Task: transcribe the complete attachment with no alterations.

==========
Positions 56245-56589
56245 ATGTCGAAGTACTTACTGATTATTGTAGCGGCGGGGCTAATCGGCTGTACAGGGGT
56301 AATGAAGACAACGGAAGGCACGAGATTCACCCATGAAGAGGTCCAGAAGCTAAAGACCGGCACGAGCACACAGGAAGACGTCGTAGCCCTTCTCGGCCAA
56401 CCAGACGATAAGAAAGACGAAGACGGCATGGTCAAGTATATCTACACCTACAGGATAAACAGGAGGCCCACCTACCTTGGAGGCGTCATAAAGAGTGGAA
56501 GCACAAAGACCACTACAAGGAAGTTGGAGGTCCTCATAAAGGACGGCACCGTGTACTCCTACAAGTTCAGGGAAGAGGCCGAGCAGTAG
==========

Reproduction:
Positions 56245-56589
56245 ATGTCGAAGTACTTACTGATTATTGTAGCGGCGGGGCTAATCGGCTGTACAGGGGT
56301 AATGAAGACAACGGAAGGCACGAGATTCACCCATGAAGAGGTCCAGAAGCTAAAGACCGGCACGAGCACACAGGAAGACGTCGTAGCCCTTCTCGGCCAA
56401 CCAGACGATAAGAAAGACGAAGACGGCATGGTCAAGTATATCTACACCTACAGGATAAACAGGAGGCCCACCTACCTTGGAGGCGTCATAAAGAGTGGAA
56501 GCACAAAGACCACTACAAGGAAGTTGGAGGTCCTCATAAAGGACGGCACCGTGTACTCCTACAAGTTCAGGGAAGAGGCCGAGCAGTAG